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Use of Pleural Fluid N-Terminal-Pro-Brain Natriuretic Peptide and Brain Natriuretic Peptide in Diagnosing Pleural Effusion Due to Congestive Heart Failure

Richard W. Light, MD, FCCP
Author and Funding Information

Correspondence to: Richard W. Light, MD, FCCP, Vanderbilt University, 2201 West End Ave, Nashville, TN 37235; e-mail: rlight98@yahoo.com

Dr. Light is affiliated with the Division of Allergy, Critical Care, Pulmonary Disease, and Critical Care Medicine, Vanderbilt University.


The author has reported to the ACCP that no significant conflicts of interest exist with any companies/organizations whose products or services may be discussed in this article.

Reproduction of this article is prohibited without written permission from the American College of Chest Physicians (www.chestjournal.org/site/misc/reprints.xhtml).


© 2009 American College of Chest Physicians


Chest. 2009;136(3):656-658. doi:10.1378/chest.09-0924
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Extract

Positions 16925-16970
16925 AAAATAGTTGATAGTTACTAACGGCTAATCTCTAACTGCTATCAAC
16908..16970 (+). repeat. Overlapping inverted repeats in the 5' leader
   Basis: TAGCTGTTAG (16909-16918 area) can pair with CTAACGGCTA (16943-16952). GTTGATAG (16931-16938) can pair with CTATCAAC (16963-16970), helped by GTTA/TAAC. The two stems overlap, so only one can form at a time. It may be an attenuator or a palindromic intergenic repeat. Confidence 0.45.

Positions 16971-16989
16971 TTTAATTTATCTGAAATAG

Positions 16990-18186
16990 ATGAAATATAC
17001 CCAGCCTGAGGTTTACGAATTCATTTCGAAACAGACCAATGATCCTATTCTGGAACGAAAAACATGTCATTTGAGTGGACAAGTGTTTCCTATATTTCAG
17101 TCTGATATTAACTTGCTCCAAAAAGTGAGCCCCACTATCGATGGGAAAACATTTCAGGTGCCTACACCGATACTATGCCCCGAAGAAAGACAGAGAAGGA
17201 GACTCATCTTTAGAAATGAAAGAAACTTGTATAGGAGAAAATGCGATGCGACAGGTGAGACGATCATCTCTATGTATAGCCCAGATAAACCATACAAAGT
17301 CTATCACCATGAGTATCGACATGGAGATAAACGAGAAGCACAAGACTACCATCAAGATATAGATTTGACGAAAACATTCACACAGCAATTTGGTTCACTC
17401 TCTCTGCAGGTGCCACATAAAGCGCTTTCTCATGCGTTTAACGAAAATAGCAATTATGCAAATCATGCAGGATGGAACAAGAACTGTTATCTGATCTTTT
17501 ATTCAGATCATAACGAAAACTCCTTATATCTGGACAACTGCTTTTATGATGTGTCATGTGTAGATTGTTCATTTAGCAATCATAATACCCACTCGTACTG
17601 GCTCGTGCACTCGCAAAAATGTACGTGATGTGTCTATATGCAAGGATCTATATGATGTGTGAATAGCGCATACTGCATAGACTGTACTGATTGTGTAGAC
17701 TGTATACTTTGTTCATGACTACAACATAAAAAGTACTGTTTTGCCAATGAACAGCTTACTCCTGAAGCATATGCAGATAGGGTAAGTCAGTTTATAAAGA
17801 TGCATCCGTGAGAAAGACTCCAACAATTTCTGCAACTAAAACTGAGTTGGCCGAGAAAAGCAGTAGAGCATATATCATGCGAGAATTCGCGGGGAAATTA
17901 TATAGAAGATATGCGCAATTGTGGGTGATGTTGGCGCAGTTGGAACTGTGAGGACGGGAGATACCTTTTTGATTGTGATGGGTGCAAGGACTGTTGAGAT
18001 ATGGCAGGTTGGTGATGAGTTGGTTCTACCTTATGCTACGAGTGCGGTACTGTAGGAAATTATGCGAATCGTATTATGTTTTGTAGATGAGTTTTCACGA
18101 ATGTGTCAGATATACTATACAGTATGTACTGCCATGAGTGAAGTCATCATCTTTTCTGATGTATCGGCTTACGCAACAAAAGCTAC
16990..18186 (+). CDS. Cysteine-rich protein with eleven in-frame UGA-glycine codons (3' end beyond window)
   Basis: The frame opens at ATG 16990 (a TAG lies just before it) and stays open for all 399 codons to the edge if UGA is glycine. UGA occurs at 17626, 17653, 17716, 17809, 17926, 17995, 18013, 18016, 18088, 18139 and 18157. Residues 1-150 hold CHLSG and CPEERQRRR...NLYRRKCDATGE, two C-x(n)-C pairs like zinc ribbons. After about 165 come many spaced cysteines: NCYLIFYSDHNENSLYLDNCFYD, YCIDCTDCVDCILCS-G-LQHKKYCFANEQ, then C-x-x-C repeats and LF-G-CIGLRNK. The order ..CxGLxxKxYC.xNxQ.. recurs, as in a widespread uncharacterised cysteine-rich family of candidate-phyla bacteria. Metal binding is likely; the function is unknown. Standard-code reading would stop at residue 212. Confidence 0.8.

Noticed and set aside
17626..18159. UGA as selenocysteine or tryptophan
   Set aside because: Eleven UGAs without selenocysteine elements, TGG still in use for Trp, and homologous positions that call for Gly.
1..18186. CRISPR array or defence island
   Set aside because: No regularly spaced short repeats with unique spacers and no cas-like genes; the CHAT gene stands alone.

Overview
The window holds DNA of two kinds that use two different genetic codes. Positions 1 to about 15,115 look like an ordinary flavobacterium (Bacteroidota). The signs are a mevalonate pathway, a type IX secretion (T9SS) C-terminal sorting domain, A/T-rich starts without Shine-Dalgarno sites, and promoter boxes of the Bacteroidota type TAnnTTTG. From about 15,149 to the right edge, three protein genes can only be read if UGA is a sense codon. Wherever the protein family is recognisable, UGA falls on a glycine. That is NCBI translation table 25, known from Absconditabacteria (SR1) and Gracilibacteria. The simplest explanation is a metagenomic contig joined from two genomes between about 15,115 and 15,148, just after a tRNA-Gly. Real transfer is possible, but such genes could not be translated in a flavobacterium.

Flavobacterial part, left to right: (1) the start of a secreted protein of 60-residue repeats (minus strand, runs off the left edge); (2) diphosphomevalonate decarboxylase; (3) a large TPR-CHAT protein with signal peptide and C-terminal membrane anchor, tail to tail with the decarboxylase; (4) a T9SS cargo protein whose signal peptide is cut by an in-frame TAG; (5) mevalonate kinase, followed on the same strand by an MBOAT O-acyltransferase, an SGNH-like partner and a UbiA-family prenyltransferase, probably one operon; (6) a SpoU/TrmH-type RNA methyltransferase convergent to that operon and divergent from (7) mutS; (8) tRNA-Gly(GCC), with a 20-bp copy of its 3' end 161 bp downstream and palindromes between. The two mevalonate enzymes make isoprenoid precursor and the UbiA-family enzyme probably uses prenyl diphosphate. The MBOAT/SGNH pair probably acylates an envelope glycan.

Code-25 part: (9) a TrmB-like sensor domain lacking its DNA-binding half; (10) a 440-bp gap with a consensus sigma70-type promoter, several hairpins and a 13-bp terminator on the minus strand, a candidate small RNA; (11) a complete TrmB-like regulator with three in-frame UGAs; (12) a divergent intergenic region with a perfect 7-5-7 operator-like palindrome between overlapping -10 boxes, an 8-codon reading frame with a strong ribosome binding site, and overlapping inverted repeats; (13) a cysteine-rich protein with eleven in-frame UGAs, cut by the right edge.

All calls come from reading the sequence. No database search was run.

Pleural effusions have classically been divided into transudates and exudates. Most transudative pleural effusions are due to heart failure. The criteria of Light et al1 have been used to make this differentiation for the past 25 years. The main problem with those criteria is that although they identify nearly all exudates correctly, they misidentify about 20 to 25% of transudates as exudates.2 Almost all of the patients with misclassified transudates have heart failure and are receiving therapy with diuretics. Although modifications to the criteria of Light et al1 and alternative measures such as the pleural fluid cholesterol level have been assessed as alternative measures to separate transudates from exudates, none are superior to the criteria of Light et al.3

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